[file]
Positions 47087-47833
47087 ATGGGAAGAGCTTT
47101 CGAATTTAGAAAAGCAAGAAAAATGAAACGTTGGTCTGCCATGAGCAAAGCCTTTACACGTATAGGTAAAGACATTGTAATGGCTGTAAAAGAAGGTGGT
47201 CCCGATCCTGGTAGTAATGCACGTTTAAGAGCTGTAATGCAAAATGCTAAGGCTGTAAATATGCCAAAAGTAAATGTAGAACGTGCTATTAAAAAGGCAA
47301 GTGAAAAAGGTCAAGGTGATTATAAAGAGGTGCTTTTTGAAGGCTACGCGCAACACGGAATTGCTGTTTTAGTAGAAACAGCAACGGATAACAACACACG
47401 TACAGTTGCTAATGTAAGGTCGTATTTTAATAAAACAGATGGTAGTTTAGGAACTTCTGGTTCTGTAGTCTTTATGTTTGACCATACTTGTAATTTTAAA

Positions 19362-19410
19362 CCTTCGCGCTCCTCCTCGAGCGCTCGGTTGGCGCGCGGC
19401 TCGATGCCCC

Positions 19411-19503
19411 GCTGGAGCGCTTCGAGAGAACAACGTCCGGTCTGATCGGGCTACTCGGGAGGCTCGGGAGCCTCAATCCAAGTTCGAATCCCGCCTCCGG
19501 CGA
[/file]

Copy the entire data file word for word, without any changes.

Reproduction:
Positions 47087-47833
47087 ATGGGAAGAGCTTT
47101 CGAATTTAGAAAAGCAAGAAAAATGAAACGTTGGTCTGCCATGAGCAAAGCCTTTACACGTATAGGTAAAGACATTGTAATGGCTGTAAAAGAAGGTGGT
47201 CCCGATCCTGGTAGTAATGCACGTTTAAGAGCTGTAATGCAAAATGCTAAGGCTGTAAATATGCCAAAAGTAAATGTAGAACGTGCTATTAAAAAGGCAA
47301 GTGAAAAAGGTCAAGGTGATTATAAAGAGGTGCTTTTTGAAGGCTACGCGCAACACGGAATTGCTGTTTTAGTAGAAACAGCAACGGATAACAACACACG
47401 TACAGTTGCTAATGTAAGGTCGTATTTTAATAAAACAGATGGTAGTTTAGGAACTTCTGGTTCTGTAGTCTTTATGTTTGACCATACTTGTAATTTTAAA

Positions 19362-19410
19362 CCTTCGCGCTCCTCCTCGAGCGCTCGGTTGGCGCGCGGC
19401 TCGATGCCCC

Positions 19411-19503
19411 GCTGGAGCGCTTCGAGAGAACAACGTCCGGTCTGATCGGGCTACTCGGGAGGCTCGGGAGCCTCAATCCAAGTTCGAATCCCGCCTCCGG
19501 CGA